When he was just 15 years old, Bob Berryhill wrote one of the most iconic rock riffs of all time.
As a member of The Surfaris, known for the smash hit “Wipe Out,” the guitarist is a living legend of surf rock who inspired countless kids to pick up an instrument or hit the waves—and, sometimes, both.
These days, The Surfaris is a family affair, featuring Berryhill’s wife Gene on bass and sons Deven and Joel on guitar and drums respectively.
“You gotta be careful what you do when you’re young—you might stick with it!” Berryhill laughs, remembering the early days.
His parents were country musicians whose friends often jammed at the house. Berryhill found himself being handed a guitar and instructed to play along.
When he was 13, the family took a vacation to Hawaii; while there, Berryhill saw a great ukulele player and fell in love with the instrument.
“The next morning,” he recalls, “I saw the young man that had played the ukulele walking across the lanai. I ran up and said, ‘Hey, can you pick out a ukulele for me? I want to learn to do this.’”
The musician agreed. He and Berryhill went downtown to a music store and chose the perfect model. For the rest of the trip, Berryhill sat in the hotel lounge playing the ukulele with his case open.
“I had candy money for the whole trip!” he chortles.
When he returned to California, Berryhill wanted to learn more. When his local music store told him they didn’t have a ukulele teacher, he was pointed in the direction of a guitar teacher, a woman with a blonde Fender Stratocaster electric guitar. For two years, he learned and played in recitals. Eventually, Berryhill’s teacher invited the budding musician to perform in bands.
“I was really excited about playing instrumental rock music,” he says.
He wasn’t the only one; many kids Berryhill’s age were forming garage bands and playing Fender instruments, which Berryhill’s played his whole life and continues to rock to this day.
“The garage was the only place our parents would let us play,” he says. “We played so loud we had to shut the garage door before the cops showed up! There were lots of kids playing drums, kids in marching bands, kids who played saxophone, trumpets. And Fender started as an economical way for kids to get into music...the Strat, Tele, Jag, all designed so kids could afford it. Kind of like surfboards—they started big and heavy, then made them small so kids could ride them. It was a guitar that was simple and tough and could be beat up. It was loud, it was inexpensive, but fun. We’d sit around and play music for all hours.”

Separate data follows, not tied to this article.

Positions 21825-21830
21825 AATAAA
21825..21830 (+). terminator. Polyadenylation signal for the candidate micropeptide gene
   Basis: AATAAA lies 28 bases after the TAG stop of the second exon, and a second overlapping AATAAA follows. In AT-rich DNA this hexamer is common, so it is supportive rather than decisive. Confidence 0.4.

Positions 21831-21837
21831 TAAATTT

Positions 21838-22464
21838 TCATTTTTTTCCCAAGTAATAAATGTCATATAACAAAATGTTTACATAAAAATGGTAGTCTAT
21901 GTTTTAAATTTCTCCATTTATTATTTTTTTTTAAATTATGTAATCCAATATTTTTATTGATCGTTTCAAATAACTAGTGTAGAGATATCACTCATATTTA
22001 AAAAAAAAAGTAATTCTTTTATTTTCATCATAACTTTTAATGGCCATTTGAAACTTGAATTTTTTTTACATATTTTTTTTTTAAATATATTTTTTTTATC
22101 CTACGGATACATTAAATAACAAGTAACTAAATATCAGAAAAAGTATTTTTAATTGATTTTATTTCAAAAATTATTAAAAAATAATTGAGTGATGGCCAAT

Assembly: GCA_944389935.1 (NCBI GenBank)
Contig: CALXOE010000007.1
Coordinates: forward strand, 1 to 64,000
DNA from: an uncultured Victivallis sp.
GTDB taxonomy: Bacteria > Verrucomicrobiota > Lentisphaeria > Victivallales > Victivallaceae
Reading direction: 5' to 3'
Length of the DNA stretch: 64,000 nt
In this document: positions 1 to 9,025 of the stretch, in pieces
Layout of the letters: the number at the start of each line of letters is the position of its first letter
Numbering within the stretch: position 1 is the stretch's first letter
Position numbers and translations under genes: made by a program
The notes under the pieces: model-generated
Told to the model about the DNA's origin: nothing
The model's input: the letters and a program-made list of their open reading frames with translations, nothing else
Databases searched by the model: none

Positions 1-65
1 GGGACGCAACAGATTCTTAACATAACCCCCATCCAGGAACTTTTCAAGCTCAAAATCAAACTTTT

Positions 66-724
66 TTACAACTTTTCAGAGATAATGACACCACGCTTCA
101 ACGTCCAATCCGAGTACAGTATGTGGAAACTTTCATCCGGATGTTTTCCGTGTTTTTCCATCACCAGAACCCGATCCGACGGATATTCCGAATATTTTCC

The Surfaris—Berryhill, Pat Connolly, Jim Fuller, and Ron Wilson—played their first gig at a high school sock hop (they hadn’t played with Wilson, the drummer, until the event itself).
“We showed up and we just hit it off,” Berryhill says. “It happened naturally.”
In December 1963, the band headed to neighboring Cucamonga to record an original song, “Surfer Joe.”
“Once ‘Surfer Joe’ was recorded, [the producer] said, ‘Boys, you need a second song for your 45!’” Berryhill recounts. “We’d never written a second song! So Ronnie starts playing this drumbeat, which was exciting. I put some chords, we got a bass, melody line—gotta be more than a drum solo—and we start playing.”
Fuller pulled a switchblade from his pocket and clicked it open over the microphone.
“‘He said, ‘Let’s call it ‘Switchblade!’” says Berryhill. “Then the recording engineer said, ‘Why don’t you go out, get a piece of wood, break it over the mic, and get a real noise?’”
Berryhill’s dad did just that.
“It sounded like a busting surfboard,” he explains. “But there was already a song called ‘Bustin’ Surfboards.’”
That’s when the studio owner, Dale Smallen, ripped a big laugh and cried, “Wipe out!”
“Two weeks later, we had a 45,” Berryhill remembers. “‘Surfer Joe’ on one side, ‘Wipe Out’ on the other. It came out January 1962. In April, it was Number One in L.A.”
Life changed quickly for the California teens.
“You look at any boy band today, it’s the same,” says Berryhill. “Suddenly, your phone starts ringing—they want you to come play with The Beach Boys, come on TV shows. It’s a whole lifestyle change. Suddenly, you’re going to Hollywood—razzamatazz! Suddenly, you’re hanging out with old people! With Glen Campbell, with stars! You create something, it’s like inventing the hula hoop—it changes a guy’s life.”
“Wipe Out” rose to No. 2 on the Billboard charts and spent four months total on the national Billboard chart. It’s considered one of the greatest instrumental songs of all time and has been played on the radio over five million times. This year, Berryhill’s 1962 Fender Reverb Unit was featured in the Musicians Hall of Fame Museum.
To this day, “Wipe Out” can be heard in countless movies and television shows, including Dirty Dancing, Surf’s Up, The Sandlot, and more, which Berryhill loves.
“I just love the creativity,” he says admiringly. “People take the song and put it in so many creative endeavors.”
After all these years, Berryhill still enjoys shredding and even teams up with old surf pals like The Ventures; they’ll tour Texas and the Midwest once The Ventures return from their Japan tour.
Above all, Berryhill loves meeting fans and hearing the stories of “Wipe Out.”
“We really love playing and really want to hear their stories,” he says. “People love this song. Guitar teachers, drum teachers come up and say, ‘I teach this—it’s a cadence that’s really straight-forward that my students need to learn.’ It’s beautiful, well-thought out, well-orchestrated music, and it’s very entertaining. We look forward to spending the next ten years giving everybody a dose of what it really sounds like to make this dance surf music.”